Scientists Photograph New Species of Beetle That Was Mistaken for Bird Poo

beetle bird poo photos newly discovered

Scientists have shared the first-ever photographs of a newly discovered species of beetle that was almost mistaken for bird poo.

A team of researchers from the University of Queensland discovered a remarkable new genus of fluffy beetle during a chance sighting while camping on a recent expedition to the rainforests of Australia’s Gold Coast.

However, the discovery of the bug, which has now been identified as a new species called the kooky longhorn beetle (Excastra albopilosa), almost never happened.

The bug almost went undetected as when the researchers first saw the kooky longhorn beetle, they briefly mistook the creature for bird droppings.

“I was walking through the campsite at Binna Burra Lodge one morning and something on a Lomandra leaf caught my eye,” James Tweed, the PhD candidate at the University of Queensland who made the discovery, says in a statement.

“To my amazement, I saw the most extraordinary and fluffiest longhorn beetle I had ever seen.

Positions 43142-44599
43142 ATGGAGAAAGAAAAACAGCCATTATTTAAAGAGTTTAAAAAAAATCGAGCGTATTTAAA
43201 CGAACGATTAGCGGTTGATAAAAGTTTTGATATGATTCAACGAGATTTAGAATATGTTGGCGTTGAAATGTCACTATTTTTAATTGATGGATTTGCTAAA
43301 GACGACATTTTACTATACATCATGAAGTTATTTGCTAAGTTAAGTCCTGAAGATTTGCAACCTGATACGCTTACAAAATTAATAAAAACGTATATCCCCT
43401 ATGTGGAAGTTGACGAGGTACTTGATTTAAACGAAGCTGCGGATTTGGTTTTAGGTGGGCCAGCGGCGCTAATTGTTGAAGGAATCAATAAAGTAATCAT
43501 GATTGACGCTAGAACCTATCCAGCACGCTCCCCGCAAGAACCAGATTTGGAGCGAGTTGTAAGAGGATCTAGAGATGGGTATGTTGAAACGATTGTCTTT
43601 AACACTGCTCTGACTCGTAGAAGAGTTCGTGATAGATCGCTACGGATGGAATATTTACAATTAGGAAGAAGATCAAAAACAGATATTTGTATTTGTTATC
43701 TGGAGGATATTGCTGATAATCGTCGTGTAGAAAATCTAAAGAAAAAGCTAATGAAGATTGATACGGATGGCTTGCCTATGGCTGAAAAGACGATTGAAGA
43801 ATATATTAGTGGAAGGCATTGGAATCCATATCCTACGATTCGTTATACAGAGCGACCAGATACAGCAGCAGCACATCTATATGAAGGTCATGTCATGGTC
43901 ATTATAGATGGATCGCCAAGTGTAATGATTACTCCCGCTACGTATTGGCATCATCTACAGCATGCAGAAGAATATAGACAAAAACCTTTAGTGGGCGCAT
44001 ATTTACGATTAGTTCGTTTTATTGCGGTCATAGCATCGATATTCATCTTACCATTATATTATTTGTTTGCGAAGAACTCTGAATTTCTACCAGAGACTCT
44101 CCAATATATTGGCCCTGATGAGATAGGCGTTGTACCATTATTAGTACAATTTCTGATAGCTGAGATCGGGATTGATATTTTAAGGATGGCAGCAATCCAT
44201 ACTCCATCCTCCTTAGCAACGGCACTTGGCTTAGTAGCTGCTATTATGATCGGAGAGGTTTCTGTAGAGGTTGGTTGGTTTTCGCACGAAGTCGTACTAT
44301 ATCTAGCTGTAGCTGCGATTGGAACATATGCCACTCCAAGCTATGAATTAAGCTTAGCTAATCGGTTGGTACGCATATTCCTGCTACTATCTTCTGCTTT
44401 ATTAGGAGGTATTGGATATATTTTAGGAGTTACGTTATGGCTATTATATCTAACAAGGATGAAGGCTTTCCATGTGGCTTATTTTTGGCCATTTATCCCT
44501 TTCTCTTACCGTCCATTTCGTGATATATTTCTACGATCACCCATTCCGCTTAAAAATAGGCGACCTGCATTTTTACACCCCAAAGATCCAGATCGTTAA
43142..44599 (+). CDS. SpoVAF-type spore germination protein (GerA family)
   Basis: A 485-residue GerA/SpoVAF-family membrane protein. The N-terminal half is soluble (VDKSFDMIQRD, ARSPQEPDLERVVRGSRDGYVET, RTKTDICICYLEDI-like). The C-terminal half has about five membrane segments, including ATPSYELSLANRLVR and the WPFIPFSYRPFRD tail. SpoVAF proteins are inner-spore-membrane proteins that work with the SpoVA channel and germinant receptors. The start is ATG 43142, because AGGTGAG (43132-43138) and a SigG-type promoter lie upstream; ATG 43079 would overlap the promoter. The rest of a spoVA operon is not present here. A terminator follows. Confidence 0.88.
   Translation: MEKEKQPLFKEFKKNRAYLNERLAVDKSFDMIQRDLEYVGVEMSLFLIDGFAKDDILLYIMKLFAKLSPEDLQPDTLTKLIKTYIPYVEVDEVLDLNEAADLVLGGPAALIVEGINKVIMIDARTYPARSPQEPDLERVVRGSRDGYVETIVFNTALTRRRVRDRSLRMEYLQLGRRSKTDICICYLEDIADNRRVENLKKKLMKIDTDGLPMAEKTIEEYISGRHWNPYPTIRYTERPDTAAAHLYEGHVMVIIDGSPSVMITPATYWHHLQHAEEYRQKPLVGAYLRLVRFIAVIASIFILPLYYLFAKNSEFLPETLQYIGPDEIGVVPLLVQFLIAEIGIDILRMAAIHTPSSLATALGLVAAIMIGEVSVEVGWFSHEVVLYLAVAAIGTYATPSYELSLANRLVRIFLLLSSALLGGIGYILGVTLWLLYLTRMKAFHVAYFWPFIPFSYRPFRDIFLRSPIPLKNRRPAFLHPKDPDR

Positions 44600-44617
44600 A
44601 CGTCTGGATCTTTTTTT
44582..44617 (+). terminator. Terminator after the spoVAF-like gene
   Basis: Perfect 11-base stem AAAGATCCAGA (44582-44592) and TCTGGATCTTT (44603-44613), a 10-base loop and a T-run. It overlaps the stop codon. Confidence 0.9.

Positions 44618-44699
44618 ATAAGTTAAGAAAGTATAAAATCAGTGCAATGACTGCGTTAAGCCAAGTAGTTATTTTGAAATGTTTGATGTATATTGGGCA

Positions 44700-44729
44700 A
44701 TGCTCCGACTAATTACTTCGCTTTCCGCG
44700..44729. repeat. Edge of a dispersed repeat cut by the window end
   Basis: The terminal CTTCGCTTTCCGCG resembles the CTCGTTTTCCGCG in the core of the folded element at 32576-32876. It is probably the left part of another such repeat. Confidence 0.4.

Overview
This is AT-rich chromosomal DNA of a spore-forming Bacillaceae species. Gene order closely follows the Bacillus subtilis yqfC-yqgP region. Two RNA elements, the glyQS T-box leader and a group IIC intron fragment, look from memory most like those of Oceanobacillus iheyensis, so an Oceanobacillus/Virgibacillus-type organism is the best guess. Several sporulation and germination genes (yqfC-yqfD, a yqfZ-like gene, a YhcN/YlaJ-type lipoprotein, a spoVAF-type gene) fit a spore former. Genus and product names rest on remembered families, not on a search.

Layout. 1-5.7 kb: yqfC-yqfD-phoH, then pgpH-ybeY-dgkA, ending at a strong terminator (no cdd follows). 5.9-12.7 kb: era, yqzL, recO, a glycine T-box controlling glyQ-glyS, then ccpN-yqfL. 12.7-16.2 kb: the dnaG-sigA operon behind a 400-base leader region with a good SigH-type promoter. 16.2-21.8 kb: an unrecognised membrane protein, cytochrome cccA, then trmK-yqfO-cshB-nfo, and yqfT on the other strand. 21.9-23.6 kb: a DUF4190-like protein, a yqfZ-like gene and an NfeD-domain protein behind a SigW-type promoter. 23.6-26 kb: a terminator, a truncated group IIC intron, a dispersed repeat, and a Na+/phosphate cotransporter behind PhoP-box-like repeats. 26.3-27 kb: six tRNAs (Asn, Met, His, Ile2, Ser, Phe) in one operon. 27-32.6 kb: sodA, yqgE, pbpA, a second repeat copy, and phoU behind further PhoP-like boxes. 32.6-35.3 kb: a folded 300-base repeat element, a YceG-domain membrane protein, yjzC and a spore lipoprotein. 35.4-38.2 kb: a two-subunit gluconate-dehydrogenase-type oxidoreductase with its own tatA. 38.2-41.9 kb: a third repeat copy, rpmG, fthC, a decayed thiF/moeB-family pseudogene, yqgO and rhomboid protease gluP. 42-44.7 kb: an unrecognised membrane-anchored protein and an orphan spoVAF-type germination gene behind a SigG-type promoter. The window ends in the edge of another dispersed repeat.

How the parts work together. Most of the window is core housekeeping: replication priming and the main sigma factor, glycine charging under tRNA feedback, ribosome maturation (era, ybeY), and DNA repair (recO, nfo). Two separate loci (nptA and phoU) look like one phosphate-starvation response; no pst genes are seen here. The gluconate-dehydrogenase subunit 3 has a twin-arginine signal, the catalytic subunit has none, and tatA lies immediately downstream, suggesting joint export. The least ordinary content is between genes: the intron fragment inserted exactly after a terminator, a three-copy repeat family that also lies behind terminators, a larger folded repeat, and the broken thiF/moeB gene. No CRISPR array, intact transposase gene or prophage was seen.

“Measuring 9.7 millimeters [around 1/3 of an inch], it was a striking red and black beauty covered in long white hairs.”

After the trip, Tweed searched through books, scientific papers, and online groups to find a match for the species but nothing looked remotely similar.

Eventually, Tweed contacted experts at the Australian National Insect Collection (ANIC) who confirmed that the beetle in the photo was a completely new species.

In fact, the ANIC confirmed that the bug was not just a new species, but also a new genus — or family of species — as well.

Why This Beetle Briefly Looked Like Bird Poo

According to IFLScience, the kooky longhorn beetle’s unusual appearance — which led it to almost be mistaken for bird poo — could be down to an evolutionary “trick” used by harmless species to appear more dangerous than they actually are.

The publication says that the fine white hairs that cover the beetle may have evolved to make the insect look like it’s been infected with a pathogenic fungus, making it an unappetizing sight for swooping birds.

“We chose the name Excastra for the genus, which is Latin for ‘from the camp,’ and for the species name, we decided on albopilosa which translates to ‘white and hairy’,” Tweed explains.

“We don’t yet know what these hairs are for, but our primary theory is that they make the insect look like it’s been killed by an insect-killing fungus.

“This would possibly deter predators such as birds from eating it, but until someone can find more specimens and study this species further, we won’t be able to say for sure why this beetle is so hairy.”

Tweed says that he has returned to the same area several times since. But he has unfortunately not encountered the kooky longhorn beetle again since.

Image credits: Header Image by James Tweed